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In the 1980s, KFC was an associate sponsor for Junior Johnson's NASCAR Winston Cup Series cars, with such drivers as Darrell Waltrip, Neil Bonnett, and Terry Labonte. In 1997, KFC briefly re-entered the NASCAR Winston Cup Series as sponsor of the #26 Darrell Waltrip Motorsports Chevrolet with driver Rich Bickle at the Brickyard 400. A co-branded Long John Silver's and KFC By the late 1990s, the stylized likeness of Colonel Sanders as the KFC logo had been modified. KFC ads began featuring an animated version of "the Colonel" voiced by Randy Quaid with a lively and enthusiastic attitude. He would often start out saying "The Colonel here!" and moved across the screen with a cane in hand. The Colonel was often shown dancing, singing, and knocking on the TV screen as he spoke to the viewer about the product. A KFC Take-Away Trailer located in Sargodha, Pakistan The animated Colonel is uncommon today. Still using a humorous slant, the current KFC campaign revolves mostly around customers enjoying the food. It also features a modified version of Lynyrd Skynyrd's "Sweet Home Alabama" as the theme song for practically all its commercials, though the restaurant actually hails from Kentucky. In 2006, KFC claimed to have made the first logo visible from outer space, though Readymix has had one since 1965. KFC says "It marked the official debut of a massive global re-image campaign that will contemporize 14,000-plus KFC restaurants in over 80 countries over the next few years." The logo was built from 65,000 one-foot-square tiles, and it took six days on site to construct in early November. The logo was placed in the Mojave Desert near Rachel, Nevada. It is located in the northern section of Rachel, Nevada at 37°38 46 N 115°45 03 W / 37.6460°N 115.7507°W / 37.6460; -115.7507 (KFC logo) . Many KFC locations are co-located with one or more of Yum! Brands restaurants, Long John Silver's, Taco Bell, Pizza Hut, or A&W Restaurants. Many of these locations behave like a single restaurant, offering a single menu with food items from both restaurants. The resurrected Kentucky Fried Chicken logo One of KFC's latest advertisements is a commercial advertising its "wicked crunch box meal". The commercial features a fictional black metal band called "Hellvetica" performing live, the lead singer then swallows fire. The commercial then shows the lead singer at a KFC eating the "wicked crunch box meal" and saying "Oh man that is hot". In 2007, the original, non-acronymic Kentucky Fried Chicken name was resurrected and began to reappear on company marketing literature and food packaging, as well as some restaurant signage.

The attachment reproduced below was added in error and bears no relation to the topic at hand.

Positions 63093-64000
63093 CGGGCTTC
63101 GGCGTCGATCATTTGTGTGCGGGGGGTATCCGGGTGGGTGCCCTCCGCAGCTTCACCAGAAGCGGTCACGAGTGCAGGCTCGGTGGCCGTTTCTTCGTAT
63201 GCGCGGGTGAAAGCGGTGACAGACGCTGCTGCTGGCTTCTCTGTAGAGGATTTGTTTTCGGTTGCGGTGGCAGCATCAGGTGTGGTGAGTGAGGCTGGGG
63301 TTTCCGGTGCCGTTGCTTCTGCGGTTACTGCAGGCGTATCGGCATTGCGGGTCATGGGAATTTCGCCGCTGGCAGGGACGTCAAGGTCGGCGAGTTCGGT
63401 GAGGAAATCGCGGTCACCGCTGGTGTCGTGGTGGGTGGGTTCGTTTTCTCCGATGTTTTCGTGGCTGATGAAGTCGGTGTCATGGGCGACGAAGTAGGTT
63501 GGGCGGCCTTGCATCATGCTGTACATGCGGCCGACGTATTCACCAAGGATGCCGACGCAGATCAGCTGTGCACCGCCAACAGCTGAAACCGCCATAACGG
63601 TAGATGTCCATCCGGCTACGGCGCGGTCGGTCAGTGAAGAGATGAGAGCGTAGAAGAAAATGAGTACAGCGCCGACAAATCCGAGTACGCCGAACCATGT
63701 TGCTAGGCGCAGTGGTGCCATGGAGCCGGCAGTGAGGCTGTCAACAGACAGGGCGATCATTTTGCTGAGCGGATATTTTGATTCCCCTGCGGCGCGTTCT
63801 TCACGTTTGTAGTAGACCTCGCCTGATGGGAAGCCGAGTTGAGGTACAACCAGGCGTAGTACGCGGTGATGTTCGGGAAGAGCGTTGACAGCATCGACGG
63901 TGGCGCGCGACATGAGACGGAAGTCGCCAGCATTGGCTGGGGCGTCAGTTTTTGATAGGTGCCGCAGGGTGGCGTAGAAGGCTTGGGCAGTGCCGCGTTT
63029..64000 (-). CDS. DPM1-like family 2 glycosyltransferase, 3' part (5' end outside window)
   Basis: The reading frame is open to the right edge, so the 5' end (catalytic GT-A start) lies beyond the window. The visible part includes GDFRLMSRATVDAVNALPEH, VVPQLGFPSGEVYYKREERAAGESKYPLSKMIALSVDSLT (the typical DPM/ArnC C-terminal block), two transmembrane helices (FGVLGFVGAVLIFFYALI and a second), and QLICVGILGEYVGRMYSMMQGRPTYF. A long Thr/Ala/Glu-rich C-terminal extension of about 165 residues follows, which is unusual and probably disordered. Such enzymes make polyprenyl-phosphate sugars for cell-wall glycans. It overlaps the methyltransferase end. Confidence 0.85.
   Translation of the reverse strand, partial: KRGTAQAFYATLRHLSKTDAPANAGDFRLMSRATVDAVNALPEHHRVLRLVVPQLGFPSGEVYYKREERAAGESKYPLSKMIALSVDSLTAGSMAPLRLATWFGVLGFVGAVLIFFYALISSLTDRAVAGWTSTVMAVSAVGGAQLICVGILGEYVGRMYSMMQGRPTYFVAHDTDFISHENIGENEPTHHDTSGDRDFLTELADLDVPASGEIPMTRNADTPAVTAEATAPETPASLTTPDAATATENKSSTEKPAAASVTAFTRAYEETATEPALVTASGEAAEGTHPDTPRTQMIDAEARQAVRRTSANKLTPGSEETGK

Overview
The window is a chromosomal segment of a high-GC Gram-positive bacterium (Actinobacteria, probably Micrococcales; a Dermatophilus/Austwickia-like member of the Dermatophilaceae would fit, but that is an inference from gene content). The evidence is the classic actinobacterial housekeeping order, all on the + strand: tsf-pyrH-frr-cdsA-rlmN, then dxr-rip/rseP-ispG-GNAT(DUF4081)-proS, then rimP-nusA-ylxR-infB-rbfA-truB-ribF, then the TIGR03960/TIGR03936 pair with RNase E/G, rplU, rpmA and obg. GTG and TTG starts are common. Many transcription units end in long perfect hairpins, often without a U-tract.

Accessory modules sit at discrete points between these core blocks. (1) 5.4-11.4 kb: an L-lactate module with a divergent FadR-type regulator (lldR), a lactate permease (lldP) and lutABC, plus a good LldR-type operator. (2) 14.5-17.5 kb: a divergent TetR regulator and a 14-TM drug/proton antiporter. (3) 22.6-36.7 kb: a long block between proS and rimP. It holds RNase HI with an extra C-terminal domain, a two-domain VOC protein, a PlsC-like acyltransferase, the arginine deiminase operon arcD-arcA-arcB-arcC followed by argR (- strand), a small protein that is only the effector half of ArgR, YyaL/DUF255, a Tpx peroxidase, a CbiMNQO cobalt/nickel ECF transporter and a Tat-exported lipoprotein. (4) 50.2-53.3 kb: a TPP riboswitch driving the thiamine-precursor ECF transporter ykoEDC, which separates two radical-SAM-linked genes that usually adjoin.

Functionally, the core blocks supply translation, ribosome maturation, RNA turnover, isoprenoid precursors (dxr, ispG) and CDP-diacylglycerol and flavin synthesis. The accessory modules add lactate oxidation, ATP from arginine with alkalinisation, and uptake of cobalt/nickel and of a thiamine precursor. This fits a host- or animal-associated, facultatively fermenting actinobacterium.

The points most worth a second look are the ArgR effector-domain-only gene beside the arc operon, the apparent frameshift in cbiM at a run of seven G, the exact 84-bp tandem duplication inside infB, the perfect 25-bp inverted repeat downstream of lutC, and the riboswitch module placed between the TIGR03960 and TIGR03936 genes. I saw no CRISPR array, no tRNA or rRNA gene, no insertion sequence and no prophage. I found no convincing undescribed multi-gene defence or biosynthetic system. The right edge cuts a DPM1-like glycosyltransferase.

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In 2010, an advertisement was shown in Australia showing an Australian cricket fan giving West Indies fans KFC chicken to keep them quiet. The ad sparked a debate over racism in the ad, suggesting that all black people eat fried chicken. Fried chicken was eaten by black slaves because it was cheap and easy to make. Though KFC stated that it was "misinterpreted by a segment of people in the US", the ad was later pulled from TV. However, several Australian commentators have expressed the opinion that the ad is not racist, because this is not a racial stereotype in Australia and the cricket fans in the ad are not African American, but West Indies cricket supporters (the West Indies cricket team was playing a Test cricket series against the Australian cricket team at the time of the ad). Also in 2010, Yum! signed a naming rights deal with the Louisville Arena Authority for Louisville's new downtown arena, which opened on October 10 of that year as the KFC Yum! Center.